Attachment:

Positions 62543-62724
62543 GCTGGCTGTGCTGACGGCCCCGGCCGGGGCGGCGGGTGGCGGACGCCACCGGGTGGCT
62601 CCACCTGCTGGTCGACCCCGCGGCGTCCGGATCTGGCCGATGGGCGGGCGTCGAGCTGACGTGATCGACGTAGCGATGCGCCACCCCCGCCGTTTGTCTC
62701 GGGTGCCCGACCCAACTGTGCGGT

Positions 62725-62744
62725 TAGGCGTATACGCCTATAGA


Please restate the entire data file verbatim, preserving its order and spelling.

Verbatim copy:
Positions 62543-62724
62543 GCTGGCTGTGCTGACGGCCCCGGCCGGGGCGGCGGGTGGCGGACGCCACCGGGTGGCT
62601 CCACCTGCTGGTCGACCCCGCGGCGTCCGGATCTGGCCGATGGGCGGGCGTCGAGCTGACGTGATCGACGTAGCGATGCGCCACCCCCGCCGTTTGTCTC
62701 GGGTGCCCGACCCAACTGTGCGGT

Positions 62725-62744
62725 TAGGCGTATACGCCTATAGA